Myth: Don’t Touch the Truss Rod

Every new guitar comes with a couple of wrenches, usually the allen variety, to make adjustments. Most guitar players put them in a drawer and forget all about them. The larger of the two is for adjusting your truss rod, and even seasoned musicians I’ve met approach it with fear.

A few months back I signed up for guitar lessons to help me break out of 25 years of old habits and grow as a musician. My guitar teacher, a seasoned pro, has a spare Schecter guitar he uses in class. I noticed the action was a bit spongy, and asked if he liked it that way. “Not really, but since it’s a spare guitar, it’s not worth spending to have my guitar tech adjust it.” I asked if he’d mind if I took a crack at it, and 5  minutes later the fretboard felt tight and more playable. He was amazed. He’d heard horror stories of truss rod mishaps, and had steered clear of even the basics of how they work.

Truss rods were meant to be adjusted

Here’s the thing: every guitar comes with a truss rod adjustment wrench. The manufacturer wants you to use it. In almost every case, your shiny new fretted buddy will need it to adapt to your playing style. If I had a nickel for every customer review of a guitar which commented on how the action was terrible on their new guitar, I’d have lots of coin to support my guitar habit. You simply cannot expect every guitar to have great action when you get it home, and here’s why.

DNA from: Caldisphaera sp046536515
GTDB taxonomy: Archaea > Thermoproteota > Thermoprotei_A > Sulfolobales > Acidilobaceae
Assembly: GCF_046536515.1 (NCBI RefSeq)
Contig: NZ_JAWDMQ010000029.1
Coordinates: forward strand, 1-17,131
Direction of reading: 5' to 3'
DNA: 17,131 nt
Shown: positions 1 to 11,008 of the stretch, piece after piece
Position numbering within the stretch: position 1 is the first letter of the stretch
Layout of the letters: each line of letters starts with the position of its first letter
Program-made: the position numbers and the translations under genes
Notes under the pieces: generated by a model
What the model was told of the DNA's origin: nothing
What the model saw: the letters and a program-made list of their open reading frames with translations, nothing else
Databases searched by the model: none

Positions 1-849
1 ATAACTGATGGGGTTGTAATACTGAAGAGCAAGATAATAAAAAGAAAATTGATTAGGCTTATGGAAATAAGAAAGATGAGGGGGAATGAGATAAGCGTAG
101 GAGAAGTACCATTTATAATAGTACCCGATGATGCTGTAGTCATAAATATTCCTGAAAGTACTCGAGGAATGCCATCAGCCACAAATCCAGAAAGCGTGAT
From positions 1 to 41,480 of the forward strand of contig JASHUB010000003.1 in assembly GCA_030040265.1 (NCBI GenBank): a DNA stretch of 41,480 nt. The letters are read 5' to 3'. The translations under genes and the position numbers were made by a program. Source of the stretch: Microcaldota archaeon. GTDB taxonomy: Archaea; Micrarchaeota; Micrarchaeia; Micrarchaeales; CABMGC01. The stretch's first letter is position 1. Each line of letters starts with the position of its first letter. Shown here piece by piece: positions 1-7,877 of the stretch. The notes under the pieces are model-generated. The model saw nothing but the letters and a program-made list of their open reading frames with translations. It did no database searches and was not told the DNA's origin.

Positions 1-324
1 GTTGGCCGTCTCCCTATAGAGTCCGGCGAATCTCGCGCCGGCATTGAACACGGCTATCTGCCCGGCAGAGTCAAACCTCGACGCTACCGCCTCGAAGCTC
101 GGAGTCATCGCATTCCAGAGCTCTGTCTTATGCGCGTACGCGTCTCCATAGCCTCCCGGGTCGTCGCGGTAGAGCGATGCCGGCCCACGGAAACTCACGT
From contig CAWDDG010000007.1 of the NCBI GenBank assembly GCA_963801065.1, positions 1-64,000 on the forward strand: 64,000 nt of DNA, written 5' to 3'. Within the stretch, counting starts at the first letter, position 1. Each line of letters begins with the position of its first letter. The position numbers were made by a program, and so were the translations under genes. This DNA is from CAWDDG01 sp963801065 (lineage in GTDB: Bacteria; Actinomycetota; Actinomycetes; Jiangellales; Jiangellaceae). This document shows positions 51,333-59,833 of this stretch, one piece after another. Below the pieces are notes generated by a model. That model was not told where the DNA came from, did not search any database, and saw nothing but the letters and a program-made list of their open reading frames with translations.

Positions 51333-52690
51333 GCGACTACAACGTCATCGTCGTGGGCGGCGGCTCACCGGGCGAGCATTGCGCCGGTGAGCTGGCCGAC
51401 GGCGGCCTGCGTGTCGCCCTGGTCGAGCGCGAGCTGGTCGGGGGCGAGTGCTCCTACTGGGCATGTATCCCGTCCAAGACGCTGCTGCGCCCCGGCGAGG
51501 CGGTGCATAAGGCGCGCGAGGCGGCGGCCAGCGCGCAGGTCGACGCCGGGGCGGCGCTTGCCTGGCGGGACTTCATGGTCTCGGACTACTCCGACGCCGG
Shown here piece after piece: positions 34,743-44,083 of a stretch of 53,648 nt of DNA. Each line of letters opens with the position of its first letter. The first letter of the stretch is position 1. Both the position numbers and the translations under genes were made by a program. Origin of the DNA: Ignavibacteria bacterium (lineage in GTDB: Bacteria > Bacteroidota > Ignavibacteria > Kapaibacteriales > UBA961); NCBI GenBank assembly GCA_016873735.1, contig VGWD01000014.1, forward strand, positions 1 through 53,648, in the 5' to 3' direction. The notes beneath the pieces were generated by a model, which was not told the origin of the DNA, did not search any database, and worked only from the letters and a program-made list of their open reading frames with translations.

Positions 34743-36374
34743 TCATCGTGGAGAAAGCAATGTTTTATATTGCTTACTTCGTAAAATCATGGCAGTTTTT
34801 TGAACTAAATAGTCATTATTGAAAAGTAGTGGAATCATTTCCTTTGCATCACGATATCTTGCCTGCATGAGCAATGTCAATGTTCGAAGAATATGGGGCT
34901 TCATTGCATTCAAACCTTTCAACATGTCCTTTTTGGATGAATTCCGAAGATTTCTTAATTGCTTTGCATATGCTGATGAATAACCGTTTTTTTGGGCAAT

A truss rod is a simple device which helps you adjust the natural curve your neck will make when you tune up. As you tune, your guitar strings will put pressure on the neck, pulling the headstock “up” (you can observe this yourself; tune up a string, then tune the rest, and most likely when you return to the first string, it’s gone flat, sometimes by quite a bit). The truss rod allows you to counteract this pressure by applying force which pulls your headstock “down”, resisting the tension from the strings.

Wood is fussy; the truss rod helps you compensate

Here’s the freaky bit: wood changes. All the time. Humidity and temperature alone can cause your neck to tighten or loosen somewhat on any given day (or season, or region if you’re touring). That’s why sometimes you get your new axe home and a week later it feels off. Even if it started out perfect, the wood in your neck may relax or tense up, causing either a floppy feel (with slight intonation issues) or in the opposite case fret buzz.

This is why you need that big hex wrench that came with your guitar. By making slight adjustments, you can keep your neck as playable as the day you got it (or had it set up by a pro). And I mean slight; usually a quarter turn either direction is plenty to either loosen or tighten your neck. I check my necks every month or so, or during travel, to make sure they’re where I want them. I’ll be posting a video tutorial of exactly how to do this, but until then, Google is your friend. And don’t fear the truss rod; it was designed to be adjustable for a reason.

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About Dave Balmer

JavaScript guru, mobile app developer.

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